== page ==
Carried Interest – Profit of a VC fund (i.e. returns in excess of the original investments and other costs) is typically divided between the Limited Partners and the VC firm in an 80/20 split. Additionally, most funds have a hurdle rate, a minimum rate of return delivered to LPs before starting to receive any profit.


J-Curve –This is the curve of value creation over time that is typical in a venture capital fund. The value of VC portfolio (consisting of several separate investments) goes first down but starts later climbing up despite some of the portfolio investments being totally unsuccessful – the few real home runs can return over 10x the investment made.


Monthly Active Users (MAU) – Monthly active users (MAU) is a key performance indicator (KPI) used by social networking and other companies to count the number of unique users who visit a site within the past month. Websites generally recognize monthly active users via an identification number, email address, or username.


Subscription Model – The subscription model is a business model in which a customer must pay a recurring price at regular intervals for access to a product. The model was pioneered by publishers of books and periodicals in the 17th century, and is now used by many businesses and websites.


Venture Funding Stages 

Everyone knows that starting and growing a business requires capital. Many founders start with the dream that they will always own 100% of their business and avoid using debt and outside equity. Unless they are starting with significant personal wealth, this often becomes a pipedream. Usually the founder scrapes together his or her own savings and taps family members and close friends (and sometimes not-so-close friends) and starts the business on a shoestring. We often call this round of funding “FFF” for Founder, Family and Friends. It is also called Pre-Seed Funding and the amounts may range from $50,000 to $150,000 though it could be more in some cases.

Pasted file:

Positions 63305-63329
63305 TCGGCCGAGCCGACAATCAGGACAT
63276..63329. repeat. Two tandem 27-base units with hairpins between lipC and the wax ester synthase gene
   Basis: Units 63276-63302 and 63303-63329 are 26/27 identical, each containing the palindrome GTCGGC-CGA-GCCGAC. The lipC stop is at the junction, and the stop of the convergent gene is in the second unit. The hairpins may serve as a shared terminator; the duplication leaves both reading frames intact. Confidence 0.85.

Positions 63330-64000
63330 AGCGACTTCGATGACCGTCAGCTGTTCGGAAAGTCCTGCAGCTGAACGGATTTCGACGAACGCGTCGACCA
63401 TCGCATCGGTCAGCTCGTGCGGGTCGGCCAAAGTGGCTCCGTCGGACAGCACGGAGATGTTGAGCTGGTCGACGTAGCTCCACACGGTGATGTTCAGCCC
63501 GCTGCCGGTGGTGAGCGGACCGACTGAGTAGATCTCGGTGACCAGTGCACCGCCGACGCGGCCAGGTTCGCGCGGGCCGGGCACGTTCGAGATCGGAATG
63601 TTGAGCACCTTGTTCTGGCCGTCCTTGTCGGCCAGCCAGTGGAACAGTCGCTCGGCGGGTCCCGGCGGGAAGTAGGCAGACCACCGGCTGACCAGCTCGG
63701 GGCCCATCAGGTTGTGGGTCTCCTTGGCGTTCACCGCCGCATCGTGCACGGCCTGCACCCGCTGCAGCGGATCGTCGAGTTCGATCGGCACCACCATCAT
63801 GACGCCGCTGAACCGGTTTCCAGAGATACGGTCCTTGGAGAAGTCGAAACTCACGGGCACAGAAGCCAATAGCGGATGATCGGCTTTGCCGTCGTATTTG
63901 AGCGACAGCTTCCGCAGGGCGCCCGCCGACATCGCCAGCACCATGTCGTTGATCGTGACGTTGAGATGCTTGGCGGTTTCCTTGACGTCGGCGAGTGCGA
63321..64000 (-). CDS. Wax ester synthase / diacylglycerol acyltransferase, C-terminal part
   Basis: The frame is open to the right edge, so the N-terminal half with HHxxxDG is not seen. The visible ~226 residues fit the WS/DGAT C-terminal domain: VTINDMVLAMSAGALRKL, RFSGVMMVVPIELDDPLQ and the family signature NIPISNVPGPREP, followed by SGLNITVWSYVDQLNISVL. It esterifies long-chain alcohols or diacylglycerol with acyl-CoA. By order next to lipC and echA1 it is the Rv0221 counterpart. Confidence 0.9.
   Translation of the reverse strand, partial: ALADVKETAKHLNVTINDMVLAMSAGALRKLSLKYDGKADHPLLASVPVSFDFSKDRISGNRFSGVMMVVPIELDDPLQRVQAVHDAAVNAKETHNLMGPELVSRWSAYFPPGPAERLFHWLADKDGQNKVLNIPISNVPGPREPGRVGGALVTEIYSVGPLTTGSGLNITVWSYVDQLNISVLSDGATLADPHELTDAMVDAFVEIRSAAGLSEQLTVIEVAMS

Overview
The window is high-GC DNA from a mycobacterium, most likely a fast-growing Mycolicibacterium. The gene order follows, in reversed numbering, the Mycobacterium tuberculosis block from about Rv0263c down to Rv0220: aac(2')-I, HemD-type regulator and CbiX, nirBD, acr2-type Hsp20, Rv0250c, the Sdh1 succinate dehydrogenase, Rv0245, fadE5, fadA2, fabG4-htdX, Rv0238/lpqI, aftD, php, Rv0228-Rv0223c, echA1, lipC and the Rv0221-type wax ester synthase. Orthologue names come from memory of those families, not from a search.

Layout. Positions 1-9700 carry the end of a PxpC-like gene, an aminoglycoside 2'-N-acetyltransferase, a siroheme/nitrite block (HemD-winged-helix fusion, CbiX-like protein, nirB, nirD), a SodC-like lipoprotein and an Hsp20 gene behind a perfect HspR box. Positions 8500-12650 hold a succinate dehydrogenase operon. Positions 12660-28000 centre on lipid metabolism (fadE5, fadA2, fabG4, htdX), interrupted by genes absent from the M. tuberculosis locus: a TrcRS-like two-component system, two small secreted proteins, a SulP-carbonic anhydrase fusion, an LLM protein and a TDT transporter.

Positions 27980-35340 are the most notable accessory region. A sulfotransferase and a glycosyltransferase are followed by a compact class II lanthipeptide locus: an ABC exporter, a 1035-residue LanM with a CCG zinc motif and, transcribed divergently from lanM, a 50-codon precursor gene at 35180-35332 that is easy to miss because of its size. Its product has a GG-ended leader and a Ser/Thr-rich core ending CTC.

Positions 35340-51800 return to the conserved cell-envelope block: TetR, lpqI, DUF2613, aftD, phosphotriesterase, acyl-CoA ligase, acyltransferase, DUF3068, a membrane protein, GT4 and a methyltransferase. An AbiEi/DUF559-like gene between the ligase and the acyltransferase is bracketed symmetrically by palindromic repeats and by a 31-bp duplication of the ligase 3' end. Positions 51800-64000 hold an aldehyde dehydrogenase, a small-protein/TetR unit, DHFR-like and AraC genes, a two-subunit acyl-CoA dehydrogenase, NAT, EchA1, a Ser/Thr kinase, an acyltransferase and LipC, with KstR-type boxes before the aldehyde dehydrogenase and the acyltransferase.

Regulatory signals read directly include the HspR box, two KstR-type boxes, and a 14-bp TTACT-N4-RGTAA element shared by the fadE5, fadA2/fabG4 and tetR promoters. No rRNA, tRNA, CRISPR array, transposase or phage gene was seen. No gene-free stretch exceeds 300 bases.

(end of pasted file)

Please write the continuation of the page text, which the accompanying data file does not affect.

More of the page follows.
Eventually the founder realizes that more capital is going to be needed and takes the first official step toward outside ownership through a Seed Funding round. Seed Funding can come from Angel Investors like iiM. Other seed funders can be incubators and syndicates. Funding can be structured as a convertible note or as preferred equity. The convertible note is debt that eventually will convert to preferred equity. Preferred equity is a more direct and simpler path for all parties, but it involves agreeing upon a valuation for a company that likely has little or no revenue, much less profits. Seed-stage funding can encompass varying amounts from $300,000 to $2 million or more.


As the company grows and refines its product or service, more capital may be necessary to expand. This could be necessary to hire a sales team, purchase equipment or ramp-up manufacturing operations. At this point, the company has some level of product-market fit, revenue and a growing customer base. Funding at this stage, called Series A, could range from $2 million to $15 million, with valuations as high as $25 to $40 million. Series A funders will generally be the more traditional venture capital firms and often are “led” by a single investment firm that organizes the funding round for the company. iiM also invests in Series A funding rounds.



Once a business moves beyond the development stage and is achieving scale, more capital may be needed to expand into new markets and product lines. The company that is looking for Series B funding is often profitable and has a strong customer base. Investors at this stage are much more likely to be larger venture capital firms that can invest in companies with valuations ranging between $30 and $60 million or more. Again, there is typically a lead investor and recent research found that the average amount raised in a Series B round to be $32 million. Companies that raise at this level often become candidates to be acquired by much larger firms providing an exit for all the investors to that point.